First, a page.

The CHIPS Act Can Fuel an American Blockchain Revolution
Less than 4 percent of the funds from the Chips and Science Act can put the United States at the commanding heights of blockchain technology.
Adelle Nazarian, CEO of the American Blockchain PAC, whose advisory board is chaired by blockchain’s co-inventor Dr. W. Scott Stornetta, and Alex Allaire, the co-founder and CEO of the American Blockchain Initiative, recently published a roadmap for Congressional blockchain regulation in the National Interest.
Our two organizations have curated ten legislative proposals among the best, most consequential, and politically most palatable. Soon there will be more.
Many smart people on the Hill and in the executive branch are formulating legislation worthy of President Joe Biden’s landmark Executive Order #14067: Ensuring Responsible Development of Digital Assets. That executive order is the most consequential presidential statement of technology policy since President John F. Kennedy sent the United States to the moon with his 1962 Rice University speech on September 12, 1962.
Biden’s executive order created a national framework fully respecting, for the first time, the “responsible development” of digital assets such as the blockchain.
The first policy recommendation on our initial list:
Congress should provide funding for blockchain research and development on the scale of the National Quantum Initiative. In October 2019, Chinese president Xi Jinping, the leader of America’s premier rival, threw down the gauntlet. ‘It is necessary to strengthen basic research, enhance the original innovation ability, and strive to let China take the leading position in the emerging field of blockchain, occupy the commanding heights of innovation, and gain new industrial advantages,’ Xi declared. America must rise to this challenge!
Federal research and development (R&D) will never pass the libertarian purity test. Yet as one of us noted in a column for Newsmax:
…Per [the eminent Norman] Augustine, numerous studies including those that won Robert Solow and Paul Romer Nobel Prizes in Economics, demonstrate that as much as 85% of the long-term growth in America's economy is attributable to advancements in science and technology.
The payoffs from the successes of federal R&D dwarf the cost of the failures. This inconvenient truth is supported by abundant evidence, however horrifying to libertarians.
To loop back to Romer, the proto-supply-sider and coiner of the maxim “a crisis is a terrible thing to waste,” a 1997 article in Wired titled The Long Boom noted that “research by a few economists, like Stanford University's Paul Romer, suggests that fundamentally new technologies generally don't become productive until a generation after their introduction, the time it takes for people to really learn how to use them in new ways.”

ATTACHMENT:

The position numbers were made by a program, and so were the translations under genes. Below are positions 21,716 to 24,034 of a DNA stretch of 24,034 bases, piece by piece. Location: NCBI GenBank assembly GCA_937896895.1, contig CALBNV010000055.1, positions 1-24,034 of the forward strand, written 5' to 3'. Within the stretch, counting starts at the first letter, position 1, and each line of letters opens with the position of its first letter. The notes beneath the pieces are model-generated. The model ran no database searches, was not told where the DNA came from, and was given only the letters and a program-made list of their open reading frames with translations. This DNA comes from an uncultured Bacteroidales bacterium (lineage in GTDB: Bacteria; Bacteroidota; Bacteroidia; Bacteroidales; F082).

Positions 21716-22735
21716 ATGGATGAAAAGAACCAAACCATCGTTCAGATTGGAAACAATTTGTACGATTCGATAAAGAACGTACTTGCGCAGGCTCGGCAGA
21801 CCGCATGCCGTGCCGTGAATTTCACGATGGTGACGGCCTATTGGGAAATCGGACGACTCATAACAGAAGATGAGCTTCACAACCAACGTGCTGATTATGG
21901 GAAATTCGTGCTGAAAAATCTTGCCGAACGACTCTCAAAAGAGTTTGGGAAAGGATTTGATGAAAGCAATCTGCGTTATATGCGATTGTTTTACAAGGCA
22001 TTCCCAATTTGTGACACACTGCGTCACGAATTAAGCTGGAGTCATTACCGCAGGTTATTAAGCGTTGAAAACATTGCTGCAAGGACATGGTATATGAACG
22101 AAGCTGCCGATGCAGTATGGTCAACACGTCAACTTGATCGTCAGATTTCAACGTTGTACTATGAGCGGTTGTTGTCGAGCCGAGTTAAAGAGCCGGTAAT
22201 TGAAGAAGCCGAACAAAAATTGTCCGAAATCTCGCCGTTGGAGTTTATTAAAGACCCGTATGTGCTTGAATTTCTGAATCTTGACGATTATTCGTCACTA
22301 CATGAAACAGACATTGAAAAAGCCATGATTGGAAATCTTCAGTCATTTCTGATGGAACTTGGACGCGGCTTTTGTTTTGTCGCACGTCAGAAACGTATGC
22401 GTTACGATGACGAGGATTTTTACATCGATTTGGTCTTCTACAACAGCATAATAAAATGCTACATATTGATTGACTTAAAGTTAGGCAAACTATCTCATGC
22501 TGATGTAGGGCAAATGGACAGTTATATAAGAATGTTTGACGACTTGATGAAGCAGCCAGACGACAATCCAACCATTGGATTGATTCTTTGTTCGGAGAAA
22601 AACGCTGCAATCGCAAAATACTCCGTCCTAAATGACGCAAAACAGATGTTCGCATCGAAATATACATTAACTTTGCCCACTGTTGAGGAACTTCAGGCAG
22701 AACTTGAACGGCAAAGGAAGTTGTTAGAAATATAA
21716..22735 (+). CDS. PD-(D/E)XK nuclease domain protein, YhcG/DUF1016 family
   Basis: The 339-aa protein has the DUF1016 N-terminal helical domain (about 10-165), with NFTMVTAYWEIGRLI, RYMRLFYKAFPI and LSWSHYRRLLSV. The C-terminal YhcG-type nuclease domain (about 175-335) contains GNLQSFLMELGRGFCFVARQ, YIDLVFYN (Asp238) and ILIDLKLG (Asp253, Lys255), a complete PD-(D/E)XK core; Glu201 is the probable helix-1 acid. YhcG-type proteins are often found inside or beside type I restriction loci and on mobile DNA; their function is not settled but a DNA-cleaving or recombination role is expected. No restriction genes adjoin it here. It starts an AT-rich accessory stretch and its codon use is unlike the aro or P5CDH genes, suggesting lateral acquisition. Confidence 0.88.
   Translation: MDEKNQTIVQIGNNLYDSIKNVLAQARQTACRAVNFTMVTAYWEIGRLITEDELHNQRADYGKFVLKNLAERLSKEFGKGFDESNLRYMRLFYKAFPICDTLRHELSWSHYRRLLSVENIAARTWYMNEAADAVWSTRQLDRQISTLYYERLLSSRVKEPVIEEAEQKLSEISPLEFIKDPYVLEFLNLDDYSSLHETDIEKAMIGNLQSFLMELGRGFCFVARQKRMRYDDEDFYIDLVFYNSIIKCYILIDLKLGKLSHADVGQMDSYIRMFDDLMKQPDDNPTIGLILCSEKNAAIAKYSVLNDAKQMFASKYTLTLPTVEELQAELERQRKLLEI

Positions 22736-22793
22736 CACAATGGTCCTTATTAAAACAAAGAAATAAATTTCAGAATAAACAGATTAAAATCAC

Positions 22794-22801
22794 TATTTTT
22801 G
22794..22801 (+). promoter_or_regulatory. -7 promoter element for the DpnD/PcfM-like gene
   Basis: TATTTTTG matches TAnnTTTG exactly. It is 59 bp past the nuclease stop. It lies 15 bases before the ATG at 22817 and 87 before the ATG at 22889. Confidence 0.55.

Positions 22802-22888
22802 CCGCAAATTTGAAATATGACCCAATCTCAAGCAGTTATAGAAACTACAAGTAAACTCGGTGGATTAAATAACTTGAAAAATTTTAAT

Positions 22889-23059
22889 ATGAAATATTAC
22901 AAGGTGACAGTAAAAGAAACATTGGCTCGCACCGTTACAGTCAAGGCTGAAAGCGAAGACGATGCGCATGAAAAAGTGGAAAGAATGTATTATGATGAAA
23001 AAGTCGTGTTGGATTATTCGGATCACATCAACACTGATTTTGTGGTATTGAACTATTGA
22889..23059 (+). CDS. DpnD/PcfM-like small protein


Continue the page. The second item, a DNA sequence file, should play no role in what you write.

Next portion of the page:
This latency demands primarily government, rather than corporate, initiative. And here it comes!
Last month, in a massively bipartisan fashion, the president signed the Chips and Science Act of 2022. This committed America, according to CNN, to “invest more than $200 billion over the next five years to help the US regain a leading position in semiconductor chip manufacturing.”
$200 billion? Our prior call for spending on blockchain on the scale of the National Quantum Initiative—$1.2 billion over the next five years—seems positively, well, libertarian. In retrospect, our proposal called for an unduly modest response to a challenge from America’s number one technological and economic rival, the People’s Republic of China.
Yet take heart. The New York Times observed that the act would also “add $200 billion for scientific research, especially into artificial intelligence, robotics, quantum computing and a variety of other technologies.” (Emphasis added.)
If we dedicate even a few percent of the $200 billion to blockchain, Beijing will be eating America’s dust. America retains a powerful advantage in innovation. Again, per the New York Times: “The road to the ‘global peaks of technology,’ as Mr. Xi has described China’s aspirations, is decidedly uphill.”
America’s advantage becomes especially vivid with possible breakthroughs for blockchain-as-a-platform via concurrency computing using rholang, an advanced mathematics invented by Gregory Meredith, one of our colleagues.
Let’s take Romer’s dictum, “a crisis is a terrible thing to waste,” to heart. Let our federal government’s scientific thought leaders allocate 3 or 4 percent of the funds from the Chips and Science Act to put the United States at the commanding heights of blockchain technology.
Todd White is the founder of American Blockchain PAC where Ralph Benko is senior counselor.